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Hunting Packages: What do they entail?

After hunting professionally for 25 years I am quite perplexed to still frequently get enquiries from hunters questioning as to what a hunting package really is about. I may add, as an afterthought, that there unfortunately is no such thing as a “standard, fit all” benchmark. That in itself most probably may be why so many are still perplexed when investigating the possibilities.

Hopefully, after reading this piece the reason for and concept of hunting packages will be just that little bit clearer and would be hunters or first time aspiring hunters for Africa, will be more in the know. Hopefully…

Before embarking on explaining the structure of a huntiung package, I’m going to backtrack a bit and provide some statistical information on African antelope, also popularly known to many as “plains” game, in order to better understand the reason why packages exist and the relativity of the concept as such. This in itself is the pivotal point in trying to explain the concept.

According to scientific biological research, only about 5% (five percent) of the total male population of huntable antelope species in South Africa in general, has the potential to grow so called “record length” horns. Emphasis on the word potential, as many of these animal may never get to grow it due to a large number of reasons, but mainly dying before it reaches that state.

This startlingly small percentage also fluctuate up or down, depending on different cases and in some species it can even go as low as only 3%. This little bit of information is the foundation on which the concept of “African Hunting Package” rests. It immediately brings forth the realisation (or should) that it is nearly impossible to expect to travel to Africa and successfully hunt a number of record qualifying trophies during the length of one hunt.

Secondly, the question of what really constitutes a trophy, obviously enters the equation. This in itself can be a topic of discussion on its own, suffice to say that in this case we will assume that it will be the minimum value accorded to it as set by either Rowland Ward (RW) or Safari Club International (SCI), measured in inches. All of this at base level comes together in “demand and offer”.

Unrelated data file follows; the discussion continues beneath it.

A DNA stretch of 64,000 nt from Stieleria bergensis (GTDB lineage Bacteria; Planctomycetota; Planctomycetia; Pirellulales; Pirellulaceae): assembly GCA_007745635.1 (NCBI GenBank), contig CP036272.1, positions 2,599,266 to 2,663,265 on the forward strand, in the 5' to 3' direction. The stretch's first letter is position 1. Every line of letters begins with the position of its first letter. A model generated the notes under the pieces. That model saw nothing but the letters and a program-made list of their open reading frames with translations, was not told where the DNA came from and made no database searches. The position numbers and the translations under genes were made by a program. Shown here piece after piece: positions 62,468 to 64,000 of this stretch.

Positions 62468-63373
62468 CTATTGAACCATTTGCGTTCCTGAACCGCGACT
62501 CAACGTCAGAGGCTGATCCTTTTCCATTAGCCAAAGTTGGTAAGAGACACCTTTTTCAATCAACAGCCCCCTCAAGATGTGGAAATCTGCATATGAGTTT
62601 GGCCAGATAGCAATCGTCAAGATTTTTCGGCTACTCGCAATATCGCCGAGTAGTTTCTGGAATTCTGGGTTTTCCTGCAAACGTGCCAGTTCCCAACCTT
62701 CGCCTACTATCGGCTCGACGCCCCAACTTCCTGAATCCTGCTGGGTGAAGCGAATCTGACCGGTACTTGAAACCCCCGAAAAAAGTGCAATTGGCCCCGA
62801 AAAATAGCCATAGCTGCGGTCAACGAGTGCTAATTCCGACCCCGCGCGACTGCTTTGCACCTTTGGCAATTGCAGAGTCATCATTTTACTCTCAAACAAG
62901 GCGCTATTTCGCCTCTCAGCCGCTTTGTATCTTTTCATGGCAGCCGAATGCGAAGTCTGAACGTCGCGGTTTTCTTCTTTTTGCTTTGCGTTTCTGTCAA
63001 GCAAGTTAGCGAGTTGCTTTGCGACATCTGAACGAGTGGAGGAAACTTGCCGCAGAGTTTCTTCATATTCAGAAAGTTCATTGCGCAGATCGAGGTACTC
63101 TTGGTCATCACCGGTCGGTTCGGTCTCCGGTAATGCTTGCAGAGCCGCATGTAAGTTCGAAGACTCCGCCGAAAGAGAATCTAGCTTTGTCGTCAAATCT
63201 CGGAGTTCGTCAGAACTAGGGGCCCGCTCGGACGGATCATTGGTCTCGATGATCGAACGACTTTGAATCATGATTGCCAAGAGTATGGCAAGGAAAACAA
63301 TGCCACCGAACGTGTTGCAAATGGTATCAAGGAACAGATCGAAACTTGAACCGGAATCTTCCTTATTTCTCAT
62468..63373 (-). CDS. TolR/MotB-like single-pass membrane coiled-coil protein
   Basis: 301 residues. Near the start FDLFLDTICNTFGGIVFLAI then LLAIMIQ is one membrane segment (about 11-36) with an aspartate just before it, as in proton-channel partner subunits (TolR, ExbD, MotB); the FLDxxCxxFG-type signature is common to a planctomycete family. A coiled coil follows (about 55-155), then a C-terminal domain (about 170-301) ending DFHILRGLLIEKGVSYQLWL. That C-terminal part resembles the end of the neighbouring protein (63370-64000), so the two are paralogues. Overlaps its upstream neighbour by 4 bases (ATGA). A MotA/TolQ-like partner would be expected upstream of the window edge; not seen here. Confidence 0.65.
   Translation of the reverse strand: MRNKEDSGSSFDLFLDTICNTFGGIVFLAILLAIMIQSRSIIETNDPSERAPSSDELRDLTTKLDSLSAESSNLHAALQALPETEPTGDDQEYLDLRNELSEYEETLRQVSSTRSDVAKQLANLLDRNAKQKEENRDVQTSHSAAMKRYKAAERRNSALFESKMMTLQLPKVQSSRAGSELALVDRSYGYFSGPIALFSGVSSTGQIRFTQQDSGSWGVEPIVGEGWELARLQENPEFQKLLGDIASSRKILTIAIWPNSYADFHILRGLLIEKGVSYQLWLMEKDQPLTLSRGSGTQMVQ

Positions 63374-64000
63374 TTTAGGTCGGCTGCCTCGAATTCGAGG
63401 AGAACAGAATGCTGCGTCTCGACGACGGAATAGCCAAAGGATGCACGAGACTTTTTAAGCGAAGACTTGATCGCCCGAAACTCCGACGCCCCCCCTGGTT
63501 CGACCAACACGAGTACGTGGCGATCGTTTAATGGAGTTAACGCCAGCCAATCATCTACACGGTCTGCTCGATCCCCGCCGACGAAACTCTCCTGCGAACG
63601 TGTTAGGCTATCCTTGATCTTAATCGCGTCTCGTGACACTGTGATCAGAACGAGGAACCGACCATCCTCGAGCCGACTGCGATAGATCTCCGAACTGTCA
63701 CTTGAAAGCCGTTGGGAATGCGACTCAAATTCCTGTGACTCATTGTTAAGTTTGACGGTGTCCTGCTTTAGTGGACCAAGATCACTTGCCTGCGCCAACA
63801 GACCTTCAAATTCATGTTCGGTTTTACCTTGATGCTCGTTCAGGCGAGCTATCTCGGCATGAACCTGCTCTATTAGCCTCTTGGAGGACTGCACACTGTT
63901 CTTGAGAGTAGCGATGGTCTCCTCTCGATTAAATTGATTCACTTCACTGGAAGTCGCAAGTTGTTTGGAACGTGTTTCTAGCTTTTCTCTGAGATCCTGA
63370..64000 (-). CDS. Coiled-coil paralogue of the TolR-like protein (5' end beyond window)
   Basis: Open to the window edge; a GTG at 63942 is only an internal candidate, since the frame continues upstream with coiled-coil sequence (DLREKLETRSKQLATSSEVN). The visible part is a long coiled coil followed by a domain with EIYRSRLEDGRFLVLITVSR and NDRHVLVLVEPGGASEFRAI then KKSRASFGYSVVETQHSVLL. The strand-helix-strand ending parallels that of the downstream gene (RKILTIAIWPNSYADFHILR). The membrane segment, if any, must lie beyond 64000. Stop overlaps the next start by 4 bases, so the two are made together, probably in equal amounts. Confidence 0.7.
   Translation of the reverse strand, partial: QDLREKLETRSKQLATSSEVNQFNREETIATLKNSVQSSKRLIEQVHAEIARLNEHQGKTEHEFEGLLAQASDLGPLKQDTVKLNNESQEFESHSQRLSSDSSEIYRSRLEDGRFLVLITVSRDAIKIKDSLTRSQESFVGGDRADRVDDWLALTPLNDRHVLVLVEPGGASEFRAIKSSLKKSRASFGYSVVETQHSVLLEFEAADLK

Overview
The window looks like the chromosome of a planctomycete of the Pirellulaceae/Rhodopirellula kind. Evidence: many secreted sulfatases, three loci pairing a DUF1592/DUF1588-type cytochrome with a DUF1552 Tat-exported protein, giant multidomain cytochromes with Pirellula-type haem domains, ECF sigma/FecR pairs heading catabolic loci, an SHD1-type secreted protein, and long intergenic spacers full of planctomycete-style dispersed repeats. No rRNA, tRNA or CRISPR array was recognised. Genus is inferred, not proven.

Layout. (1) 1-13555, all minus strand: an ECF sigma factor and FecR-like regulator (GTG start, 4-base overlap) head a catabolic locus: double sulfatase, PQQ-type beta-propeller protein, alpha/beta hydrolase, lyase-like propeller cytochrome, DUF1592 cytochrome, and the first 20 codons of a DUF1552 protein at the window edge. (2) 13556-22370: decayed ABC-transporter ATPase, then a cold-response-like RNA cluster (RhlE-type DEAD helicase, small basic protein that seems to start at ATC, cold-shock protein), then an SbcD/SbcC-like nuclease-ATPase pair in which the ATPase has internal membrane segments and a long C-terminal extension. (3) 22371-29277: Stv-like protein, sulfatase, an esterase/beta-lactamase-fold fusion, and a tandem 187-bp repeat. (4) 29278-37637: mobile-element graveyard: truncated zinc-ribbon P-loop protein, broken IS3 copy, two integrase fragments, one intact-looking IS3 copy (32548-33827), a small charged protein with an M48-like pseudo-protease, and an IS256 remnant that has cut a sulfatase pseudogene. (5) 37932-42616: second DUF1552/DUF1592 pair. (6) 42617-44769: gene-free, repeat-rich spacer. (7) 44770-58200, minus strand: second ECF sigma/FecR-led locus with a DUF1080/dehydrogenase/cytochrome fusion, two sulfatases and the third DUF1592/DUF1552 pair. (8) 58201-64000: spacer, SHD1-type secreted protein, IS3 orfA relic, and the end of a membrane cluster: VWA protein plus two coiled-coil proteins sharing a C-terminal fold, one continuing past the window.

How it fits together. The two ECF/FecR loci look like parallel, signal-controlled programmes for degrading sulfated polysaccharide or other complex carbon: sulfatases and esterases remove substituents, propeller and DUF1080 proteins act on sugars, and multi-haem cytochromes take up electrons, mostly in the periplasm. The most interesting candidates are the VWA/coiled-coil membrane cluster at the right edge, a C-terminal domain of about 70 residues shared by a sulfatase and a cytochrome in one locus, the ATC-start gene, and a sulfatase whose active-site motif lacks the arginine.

On the one side of the coin, well heeled, affluent hunters are more inclined to pay much, much more for an animal exceeding the minimum requirements of a “book trophy” and on the other side of the coin there are three odds:

  1. There are not that many well-heeled, affluent hunters.
  2. There are many such animals.
  3. To successfully hunt such trophies you need to know where they occur and who has access to them.
  4. Due the statistical fact above, the pioneers of modern day African hunting early on realised the odds and that the majority of male animals to be hunted cannot meet the criteria of the high dollar “must have it at all cost” hunter visiting Africa, either that of RW or SCI, if hunted on a large scale. They also knew that there is quite a large pool of fully mature and many at a time old male animals that, due o their age have no less appeal, as their horns in old age have the acquired mass and look of natural beauty, but, alas, “not making the book” which the average hunter with lesser expectations in a get will want to hunt. Hunting such males successfully are no different at all from hunting “book trophies”, albeit with one small exception. There are many more such animals available than the “trophy book” ones offering relatively “easier pickings”.

    Enter, with applause, The Hunting Package.

    In addition to the above, it soon became clear that not all the huntable African antelope are sought after equally by trophy hunters. Some species are much more popular than others. Additionally, some species are highly gregarious and occur in large herds, some others in small family numbers and yet others only in pairs or even solitary.

    The majority of antelope specie animals included in a typical Plains Game Package will be those that’s numbers are the most numerous, specie wise and which obviously occur in herds that are “common”, meaning not expensive. Such species, experience have proved, are mainly Springbuck, Impala, Blesbuck and Blue –or Black wildebeest. Typically these animals are the backbone of such offerings. To a lesser degree may be added Kudu (most of the time the Eastern Cape variety) and Gemsbuck/Oryx. In many cases one of the species occurring in small family numbers and/or even solitary that does not substitute significant dollar amounts almost always will also figure as to “soften the blow” and not make an offer look over inflated. These, most of the times may be one of the following: common Duiker, Steenbuck, Black banked jackal and the old stalwart standby, the dependable Warthog.

    Secondly, but not less importantly, your African hunting outfitter making this offer will not have sleepless nights over the number of animals you want to hunt and will be able to plan your trip to the best of what is available as well as offering you very good opportunities without having to go to the dubious practice of “guaranteeing” you a full bag, knowing that opportunities are well above average. This fact allows a hunting safari business to make ends meet and have satisfied, happy clients at the end of it.

    So, there you have it in a nutshell. The typical hunting package will contain (almost certainly and at the least, most probably, to the lesser degree or more) mainly the most common herd animals; Black or Blue wildebeest, Blesbuck, Impala, Warthog and or a Black backed Jackal, Steenbuck or Duiker. Most other species will be mainly offered on an “A la Carte” style as a pick from the Outfitters Specie Price list.

    I “tip my hat to you, the real hunter”.

    All yours, in good hunting. Wherever you may find yourself, may Diana and or St Hubertus smile upon you, Nimrod!